"Managed care, time pressure, and physician job satisfaction: results from the physician worklife study," Journal of General Internal Medicine, July 2000, pp 517-518. PubMed abstract: OBJECTIVE: To assess the association between HMO practice, time pressure, and physician job satisfaction. DESIGN: National random stratified sample of 5,704 primary care and specialty physicians in the United States. Surveys contained 150 items reflecting 10 facets (components) of satisfaction in addition to global satisfaction with current job, one's career and one's specialty. Linear regression-modeled satisfaction (on 1-5 scale) as a function of specialty, practice setting (solo, small group, large group, academic, or HMO), gender, ethnicity, full-time versus part-time status, and time pressure during office visits. "HMO physicians" (9% of total) were those in group or staff model HMOs with > 50% of patients capitated or in managed care. RESULTS: Of the 2,326 respondents, 735 (32%) were female, 607 (26%) were minority (adjusted response rate 52%). HMO physicians reported significantly higher satisfaction with autonomy and administrative issues when compared with other practice types (moderate to large effect sizes). However, physicians in many other practice settings averaged higher satisfaction than HMO physicians with resources and relationships with staff and community (small to moderate effect sizes). Small and large group practice and academic physicians had higher global job satisfaction scores than HMO physicians (P <.05), and private practice physicians had quarter to half the odds of HMO physicians of intending to leave their current practice within 2 years (P <.05). Time pressure detracted from satisfaction in 7 of 10 satisfaction facets (P <.05) and from job, career, and specialty satisfaction (P <.01). Time allotted for new patients in HMOs (31 min) was less than that allotted in solo (39 min) and academic practices (44 min), while 83% of family physicians in HMOs felt they needed more time than allotted for new patients versus 54% of family physicians in small group practices (P <.05 after Bonferroni's correction). CONCLUSIONS: HMO physicians are generally less satisfied with their jobs and more likely to intend to leave their practices than physicians in many other practice settings. Our data suggest that HMO physicians' satisfaction with staff, community, resources, and the duration of new patient visits should be assessed and optimized. Whether providing more time for patient encounters would improve job satisfaction in HMOs or other practice settings remains to be determined.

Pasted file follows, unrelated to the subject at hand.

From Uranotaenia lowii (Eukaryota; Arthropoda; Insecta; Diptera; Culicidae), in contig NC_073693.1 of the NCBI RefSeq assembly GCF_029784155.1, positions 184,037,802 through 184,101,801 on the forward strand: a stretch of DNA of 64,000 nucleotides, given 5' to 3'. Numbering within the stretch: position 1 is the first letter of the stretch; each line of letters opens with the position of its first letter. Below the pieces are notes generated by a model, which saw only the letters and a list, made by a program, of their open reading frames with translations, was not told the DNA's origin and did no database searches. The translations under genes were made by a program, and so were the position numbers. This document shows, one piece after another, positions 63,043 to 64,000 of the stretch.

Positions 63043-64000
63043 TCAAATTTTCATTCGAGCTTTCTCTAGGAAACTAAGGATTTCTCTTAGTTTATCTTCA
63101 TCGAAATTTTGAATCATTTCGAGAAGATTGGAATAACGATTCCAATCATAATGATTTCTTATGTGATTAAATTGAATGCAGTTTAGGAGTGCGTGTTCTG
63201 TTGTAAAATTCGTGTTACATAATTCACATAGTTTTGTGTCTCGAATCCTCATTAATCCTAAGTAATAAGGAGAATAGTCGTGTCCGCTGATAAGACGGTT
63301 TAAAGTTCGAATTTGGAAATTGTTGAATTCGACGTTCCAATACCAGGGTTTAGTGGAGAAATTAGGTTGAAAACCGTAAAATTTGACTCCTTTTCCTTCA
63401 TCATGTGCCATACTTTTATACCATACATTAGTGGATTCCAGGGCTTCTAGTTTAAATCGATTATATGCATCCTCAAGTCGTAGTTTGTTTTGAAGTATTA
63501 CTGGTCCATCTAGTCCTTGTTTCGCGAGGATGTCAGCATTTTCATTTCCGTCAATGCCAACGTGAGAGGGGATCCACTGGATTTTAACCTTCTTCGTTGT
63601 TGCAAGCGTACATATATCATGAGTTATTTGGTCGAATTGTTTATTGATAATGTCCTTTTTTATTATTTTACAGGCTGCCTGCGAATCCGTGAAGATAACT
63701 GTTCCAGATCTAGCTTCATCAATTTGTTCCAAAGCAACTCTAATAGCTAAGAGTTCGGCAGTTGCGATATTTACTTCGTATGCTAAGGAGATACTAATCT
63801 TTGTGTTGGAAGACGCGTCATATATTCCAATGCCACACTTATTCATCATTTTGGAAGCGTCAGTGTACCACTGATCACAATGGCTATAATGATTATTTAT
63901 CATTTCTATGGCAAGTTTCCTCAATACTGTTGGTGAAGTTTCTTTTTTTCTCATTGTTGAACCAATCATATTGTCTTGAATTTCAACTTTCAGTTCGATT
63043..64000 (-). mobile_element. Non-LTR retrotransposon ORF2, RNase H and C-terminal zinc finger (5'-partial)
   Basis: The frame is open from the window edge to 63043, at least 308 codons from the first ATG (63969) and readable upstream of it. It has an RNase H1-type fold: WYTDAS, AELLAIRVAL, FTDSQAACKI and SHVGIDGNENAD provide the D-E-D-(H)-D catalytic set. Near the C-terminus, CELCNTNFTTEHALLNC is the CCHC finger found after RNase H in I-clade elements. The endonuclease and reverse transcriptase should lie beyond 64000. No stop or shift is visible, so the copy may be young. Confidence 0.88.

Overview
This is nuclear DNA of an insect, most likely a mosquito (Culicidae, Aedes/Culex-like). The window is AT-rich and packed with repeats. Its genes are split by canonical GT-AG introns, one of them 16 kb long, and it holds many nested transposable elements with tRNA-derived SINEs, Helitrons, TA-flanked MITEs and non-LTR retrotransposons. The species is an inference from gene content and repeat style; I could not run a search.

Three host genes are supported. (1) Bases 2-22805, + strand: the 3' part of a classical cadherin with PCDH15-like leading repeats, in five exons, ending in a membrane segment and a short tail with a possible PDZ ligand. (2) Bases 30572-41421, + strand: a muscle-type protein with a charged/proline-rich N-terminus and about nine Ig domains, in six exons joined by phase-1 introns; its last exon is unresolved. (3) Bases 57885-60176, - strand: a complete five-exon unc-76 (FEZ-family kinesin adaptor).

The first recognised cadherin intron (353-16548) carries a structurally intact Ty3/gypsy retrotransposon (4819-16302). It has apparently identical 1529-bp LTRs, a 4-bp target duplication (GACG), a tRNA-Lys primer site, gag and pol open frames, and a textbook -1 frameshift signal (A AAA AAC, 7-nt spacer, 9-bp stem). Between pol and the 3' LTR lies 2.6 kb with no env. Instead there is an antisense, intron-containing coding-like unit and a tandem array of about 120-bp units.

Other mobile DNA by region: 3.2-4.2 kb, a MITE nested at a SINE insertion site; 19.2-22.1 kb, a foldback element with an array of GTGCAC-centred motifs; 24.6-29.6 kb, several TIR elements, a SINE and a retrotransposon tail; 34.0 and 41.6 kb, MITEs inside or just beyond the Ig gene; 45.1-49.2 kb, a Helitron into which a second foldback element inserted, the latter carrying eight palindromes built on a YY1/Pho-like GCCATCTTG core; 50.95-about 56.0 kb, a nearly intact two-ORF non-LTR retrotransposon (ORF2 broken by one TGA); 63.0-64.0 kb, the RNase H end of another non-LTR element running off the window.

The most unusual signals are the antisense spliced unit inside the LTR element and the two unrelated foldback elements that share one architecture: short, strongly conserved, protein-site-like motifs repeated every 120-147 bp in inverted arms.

"Career Satisfaction of US Women Physicians," Archives of Internal Medicine, July 12, 1999, p 1417. Available on InfoTrac. Summary: A large majority of women physicians are generally satisfied with their careers, but many wish they'd chosen another specialty or that they hadn't gone into medicine at all. Complaints: stress, harassment, lack of control in work environment.